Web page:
How APFS can trim free space in a read/write disk image and transform it into a sparse file, so it uses storage more efficiently.
Plain read/write (UDRW), sparse image (UDSP), and sparse bundle (UDSB) compared for storage efficiency, performance, and convenience.
All you need to know about the sparse RAW disk images used inside lightweight VMs on Apple silicon Macs.
In Monterey and Ventura, regular read-write UDRW disk images can now be APFS sparse files, and work more efficiently than sparse images or sparse bundles.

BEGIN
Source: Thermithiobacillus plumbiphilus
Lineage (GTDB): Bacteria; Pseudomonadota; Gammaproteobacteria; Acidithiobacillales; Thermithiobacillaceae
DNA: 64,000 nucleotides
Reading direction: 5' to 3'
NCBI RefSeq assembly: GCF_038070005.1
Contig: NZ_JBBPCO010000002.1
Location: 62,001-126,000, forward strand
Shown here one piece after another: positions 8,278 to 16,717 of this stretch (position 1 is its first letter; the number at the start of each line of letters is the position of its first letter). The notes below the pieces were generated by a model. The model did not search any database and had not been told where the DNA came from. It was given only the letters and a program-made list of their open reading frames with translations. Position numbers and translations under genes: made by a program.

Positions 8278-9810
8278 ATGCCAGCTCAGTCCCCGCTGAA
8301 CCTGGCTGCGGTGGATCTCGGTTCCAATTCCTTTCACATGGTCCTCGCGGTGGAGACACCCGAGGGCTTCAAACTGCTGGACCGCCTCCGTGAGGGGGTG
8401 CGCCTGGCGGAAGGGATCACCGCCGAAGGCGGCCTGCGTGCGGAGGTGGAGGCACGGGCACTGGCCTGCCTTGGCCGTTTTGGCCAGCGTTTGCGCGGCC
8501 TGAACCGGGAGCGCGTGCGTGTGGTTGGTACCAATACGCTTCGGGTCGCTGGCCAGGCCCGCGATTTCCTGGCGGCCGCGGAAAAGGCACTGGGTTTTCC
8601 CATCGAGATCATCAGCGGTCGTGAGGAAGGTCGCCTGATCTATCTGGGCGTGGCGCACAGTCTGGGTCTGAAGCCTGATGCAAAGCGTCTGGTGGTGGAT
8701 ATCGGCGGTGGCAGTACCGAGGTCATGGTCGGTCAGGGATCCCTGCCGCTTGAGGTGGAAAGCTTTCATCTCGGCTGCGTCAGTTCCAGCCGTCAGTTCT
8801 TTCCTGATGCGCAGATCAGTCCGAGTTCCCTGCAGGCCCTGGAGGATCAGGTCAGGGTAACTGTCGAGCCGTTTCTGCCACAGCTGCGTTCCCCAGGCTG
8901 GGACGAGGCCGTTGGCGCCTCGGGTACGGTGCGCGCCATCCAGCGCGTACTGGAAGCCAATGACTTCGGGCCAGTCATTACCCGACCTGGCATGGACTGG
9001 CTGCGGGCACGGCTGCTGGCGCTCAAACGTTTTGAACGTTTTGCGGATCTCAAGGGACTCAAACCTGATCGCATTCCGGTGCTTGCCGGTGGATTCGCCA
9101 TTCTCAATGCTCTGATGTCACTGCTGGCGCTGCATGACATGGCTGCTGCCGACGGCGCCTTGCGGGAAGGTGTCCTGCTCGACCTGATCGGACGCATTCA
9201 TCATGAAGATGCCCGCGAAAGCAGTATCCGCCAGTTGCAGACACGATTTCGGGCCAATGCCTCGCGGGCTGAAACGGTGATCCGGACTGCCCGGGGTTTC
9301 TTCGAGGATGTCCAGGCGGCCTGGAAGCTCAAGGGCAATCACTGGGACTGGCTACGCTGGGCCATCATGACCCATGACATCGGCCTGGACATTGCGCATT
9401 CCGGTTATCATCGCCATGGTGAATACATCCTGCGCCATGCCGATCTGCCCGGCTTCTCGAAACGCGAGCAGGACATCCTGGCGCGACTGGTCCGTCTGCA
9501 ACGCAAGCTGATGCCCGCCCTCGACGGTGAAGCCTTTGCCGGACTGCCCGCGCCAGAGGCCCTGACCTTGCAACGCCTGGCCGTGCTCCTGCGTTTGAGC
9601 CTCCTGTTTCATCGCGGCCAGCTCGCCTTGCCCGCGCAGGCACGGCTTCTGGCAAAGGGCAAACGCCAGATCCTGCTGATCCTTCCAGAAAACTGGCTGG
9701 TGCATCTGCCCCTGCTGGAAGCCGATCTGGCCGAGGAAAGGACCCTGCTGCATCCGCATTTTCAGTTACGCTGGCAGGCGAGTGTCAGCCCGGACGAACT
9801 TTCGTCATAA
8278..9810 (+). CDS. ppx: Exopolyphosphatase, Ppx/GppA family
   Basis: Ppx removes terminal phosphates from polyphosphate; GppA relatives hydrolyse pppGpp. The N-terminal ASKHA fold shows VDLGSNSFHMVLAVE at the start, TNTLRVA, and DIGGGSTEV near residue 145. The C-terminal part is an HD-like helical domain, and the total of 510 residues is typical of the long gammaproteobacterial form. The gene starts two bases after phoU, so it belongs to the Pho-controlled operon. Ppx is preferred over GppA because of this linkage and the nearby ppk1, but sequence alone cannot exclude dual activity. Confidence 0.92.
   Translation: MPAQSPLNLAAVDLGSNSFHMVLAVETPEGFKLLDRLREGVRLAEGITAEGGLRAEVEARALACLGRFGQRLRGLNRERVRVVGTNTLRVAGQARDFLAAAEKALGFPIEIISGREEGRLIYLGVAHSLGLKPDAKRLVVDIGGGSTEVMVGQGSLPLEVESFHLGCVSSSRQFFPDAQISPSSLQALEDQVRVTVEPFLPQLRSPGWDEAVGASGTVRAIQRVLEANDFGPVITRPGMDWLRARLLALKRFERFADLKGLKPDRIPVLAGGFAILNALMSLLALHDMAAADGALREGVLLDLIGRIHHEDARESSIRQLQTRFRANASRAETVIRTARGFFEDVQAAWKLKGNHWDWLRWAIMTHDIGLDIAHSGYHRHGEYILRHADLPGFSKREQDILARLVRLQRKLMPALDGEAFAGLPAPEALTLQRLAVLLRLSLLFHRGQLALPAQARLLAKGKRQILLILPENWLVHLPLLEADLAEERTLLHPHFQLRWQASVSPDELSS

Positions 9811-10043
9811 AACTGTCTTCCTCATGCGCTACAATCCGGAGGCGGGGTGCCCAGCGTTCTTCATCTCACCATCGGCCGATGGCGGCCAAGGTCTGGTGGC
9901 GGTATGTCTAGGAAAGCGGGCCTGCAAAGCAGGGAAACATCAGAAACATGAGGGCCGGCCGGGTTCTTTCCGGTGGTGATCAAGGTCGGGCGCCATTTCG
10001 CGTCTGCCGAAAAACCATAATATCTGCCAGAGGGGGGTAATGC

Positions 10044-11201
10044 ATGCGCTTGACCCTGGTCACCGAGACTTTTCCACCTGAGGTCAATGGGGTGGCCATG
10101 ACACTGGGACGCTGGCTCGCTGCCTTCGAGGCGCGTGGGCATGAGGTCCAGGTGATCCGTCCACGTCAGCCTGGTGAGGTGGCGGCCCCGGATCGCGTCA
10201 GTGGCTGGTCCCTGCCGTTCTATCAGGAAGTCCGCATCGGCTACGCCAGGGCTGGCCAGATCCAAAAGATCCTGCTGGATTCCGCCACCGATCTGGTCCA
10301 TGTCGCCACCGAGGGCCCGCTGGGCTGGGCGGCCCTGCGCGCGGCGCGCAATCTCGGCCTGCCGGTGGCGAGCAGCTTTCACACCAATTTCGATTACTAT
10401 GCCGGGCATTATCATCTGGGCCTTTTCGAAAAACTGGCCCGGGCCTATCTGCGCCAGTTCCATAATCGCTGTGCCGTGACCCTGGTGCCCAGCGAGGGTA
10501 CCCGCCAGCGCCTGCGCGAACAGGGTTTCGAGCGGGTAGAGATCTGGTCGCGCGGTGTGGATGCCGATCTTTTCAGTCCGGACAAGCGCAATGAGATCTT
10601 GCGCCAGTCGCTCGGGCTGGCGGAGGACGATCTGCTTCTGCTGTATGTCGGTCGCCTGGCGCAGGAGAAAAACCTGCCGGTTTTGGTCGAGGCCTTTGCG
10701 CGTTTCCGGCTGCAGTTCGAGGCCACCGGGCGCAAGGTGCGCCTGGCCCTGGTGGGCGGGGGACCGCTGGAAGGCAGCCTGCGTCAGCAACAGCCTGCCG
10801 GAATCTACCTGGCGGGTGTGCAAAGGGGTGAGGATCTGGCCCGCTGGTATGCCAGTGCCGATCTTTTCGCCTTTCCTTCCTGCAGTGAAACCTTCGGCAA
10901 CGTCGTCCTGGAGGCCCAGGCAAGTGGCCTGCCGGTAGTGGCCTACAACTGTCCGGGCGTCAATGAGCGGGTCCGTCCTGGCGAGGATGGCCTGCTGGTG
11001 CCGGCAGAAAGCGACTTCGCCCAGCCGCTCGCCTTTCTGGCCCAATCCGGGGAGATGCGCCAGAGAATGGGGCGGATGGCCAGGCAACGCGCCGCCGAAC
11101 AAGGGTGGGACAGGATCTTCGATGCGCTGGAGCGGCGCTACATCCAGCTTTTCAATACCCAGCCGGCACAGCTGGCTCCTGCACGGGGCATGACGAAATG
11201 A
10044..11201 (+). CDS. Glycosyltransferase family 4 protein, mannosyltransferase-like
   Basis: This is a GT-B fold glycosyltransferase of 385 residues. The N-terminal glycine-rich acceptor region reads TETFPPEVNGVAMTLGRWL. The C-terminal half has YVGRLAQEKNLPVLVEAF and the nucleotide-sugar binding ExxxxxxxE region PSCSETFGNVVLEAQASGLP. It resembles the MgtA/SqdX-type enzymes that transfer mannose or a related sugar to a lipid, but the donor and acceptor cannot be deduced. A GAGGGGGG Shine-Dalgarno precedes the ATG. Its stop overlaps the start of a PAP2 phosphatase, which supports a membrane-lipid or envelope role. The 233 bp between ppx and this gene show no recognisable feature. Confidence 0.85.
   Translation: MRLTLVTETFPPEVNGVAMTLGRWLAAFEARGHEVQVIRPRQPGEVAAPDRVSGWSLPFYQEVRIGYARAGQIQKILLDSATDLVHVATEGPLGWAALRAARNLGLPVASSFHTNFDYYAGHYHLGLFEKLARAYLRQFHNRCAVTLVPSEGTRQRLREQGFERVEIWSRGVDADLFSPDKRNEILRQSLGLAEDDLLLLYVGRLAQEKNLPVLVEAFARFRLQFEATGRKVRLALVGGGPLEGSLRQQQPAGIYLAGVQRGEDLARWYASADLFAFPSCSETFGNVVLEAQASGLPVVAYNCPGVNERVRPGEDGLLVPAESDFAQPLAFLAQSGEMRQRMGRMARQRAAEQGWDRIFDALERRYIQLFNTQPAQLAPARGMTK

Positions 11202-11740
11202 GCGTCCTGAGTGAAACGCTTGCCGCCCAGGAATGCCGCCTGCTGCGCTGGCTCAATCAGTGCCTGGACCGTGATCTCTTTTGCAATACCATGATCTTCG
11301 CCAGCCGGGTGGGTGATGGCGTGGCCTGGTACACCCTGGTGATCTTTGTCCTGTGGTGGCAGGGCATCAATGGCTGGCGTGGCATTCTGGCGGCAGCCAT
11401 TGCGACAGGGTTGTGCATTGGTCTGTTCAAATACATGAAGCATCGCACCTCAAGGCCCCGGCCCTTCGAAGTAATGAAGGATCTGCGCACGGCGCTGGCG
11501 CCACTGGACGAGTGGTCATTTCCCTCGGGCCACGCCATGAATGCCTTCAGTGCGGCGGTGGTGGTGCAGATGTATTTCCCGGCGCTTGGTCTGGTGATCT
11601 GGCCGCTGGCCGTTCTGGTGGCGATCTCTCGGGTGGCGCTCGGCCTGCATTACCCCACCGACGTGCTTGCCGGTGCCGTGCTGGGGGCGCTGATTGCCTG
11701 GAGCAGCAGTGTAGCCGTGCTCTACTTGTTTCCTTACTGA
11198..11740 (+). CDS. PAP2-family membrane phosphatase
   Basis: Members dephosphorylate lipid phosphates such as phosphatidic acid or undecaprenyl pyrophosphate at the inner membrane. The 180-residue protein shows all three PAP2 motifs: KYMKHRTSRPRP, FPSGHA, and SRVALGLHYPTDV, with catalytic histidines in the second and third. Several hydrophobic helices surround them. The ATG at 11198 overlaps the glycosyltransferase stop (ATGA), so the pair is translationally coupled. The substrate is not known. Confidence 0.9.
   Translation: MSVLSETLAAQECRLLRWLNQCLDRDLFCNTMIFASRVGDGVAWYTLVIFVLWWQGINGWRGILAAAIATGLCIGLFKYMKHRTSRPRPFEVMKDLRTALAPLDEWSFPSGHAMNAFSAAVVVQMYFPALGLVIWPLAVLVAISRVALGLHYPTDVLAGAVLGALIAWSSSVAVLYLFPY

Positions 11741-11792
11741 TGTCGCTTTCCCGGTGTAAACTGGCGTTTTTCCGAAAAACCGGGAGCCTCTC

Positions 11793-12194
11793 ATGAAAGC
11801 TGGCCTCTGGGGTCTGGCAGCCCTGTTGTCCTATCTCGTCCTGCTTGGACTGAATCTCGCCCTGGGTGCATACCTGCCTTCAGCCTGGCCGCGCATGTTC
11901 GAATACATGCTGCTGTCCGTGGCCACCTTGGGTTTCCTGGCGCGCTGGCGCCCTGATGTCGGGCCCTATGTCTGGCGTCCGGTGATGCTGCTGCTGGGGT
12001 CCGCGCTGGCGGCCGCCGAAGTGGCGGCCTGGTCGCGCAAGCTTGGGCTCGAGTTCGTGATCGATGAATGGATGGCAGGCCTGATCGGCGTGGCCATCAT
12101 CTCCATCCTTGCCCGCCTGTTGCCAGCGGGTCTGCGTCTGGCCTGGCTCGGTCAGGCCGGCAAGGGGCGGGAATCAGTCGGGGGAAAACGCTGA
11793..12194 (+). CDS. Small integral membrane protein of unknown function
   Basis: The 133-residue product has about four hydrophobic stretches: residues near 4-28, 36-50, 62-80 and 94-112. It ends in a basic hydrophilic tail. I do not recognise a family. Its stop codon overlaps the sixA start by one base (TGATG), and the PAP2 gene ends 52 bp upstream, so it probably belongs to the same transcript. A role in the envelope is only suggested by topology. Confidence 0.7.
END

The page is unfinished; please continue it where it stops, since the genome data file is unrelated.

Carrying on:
Virtual Machines for lightweight virtualisation on Apple silicon Macs rely on sparse files. Here are tips to ensure they stay small and don’t explode to full size.
How APFS containers and volumes work. What hard links, clones and sparse files are, and when they break down.
You’re in control of a traditional file system, but with snapshots, clones, sparse files and other volumes sharing free space, APFS isn’t as simple.
Dragging a file to copy/move it from one location to another used to be simple. Now it’s complicated by iCloud, dropbox behaviour in AirDrop and Universal Control, and more.
Confused by this on APFS? So you should be, as it’s complicated by features like snapshots, sparse files, and the file system itself. There’s no single figure.
Tired of HFS+? Disenchanted by APFS? Why not copy or back up to a different file system? Here are crocodiles waiting to bite you.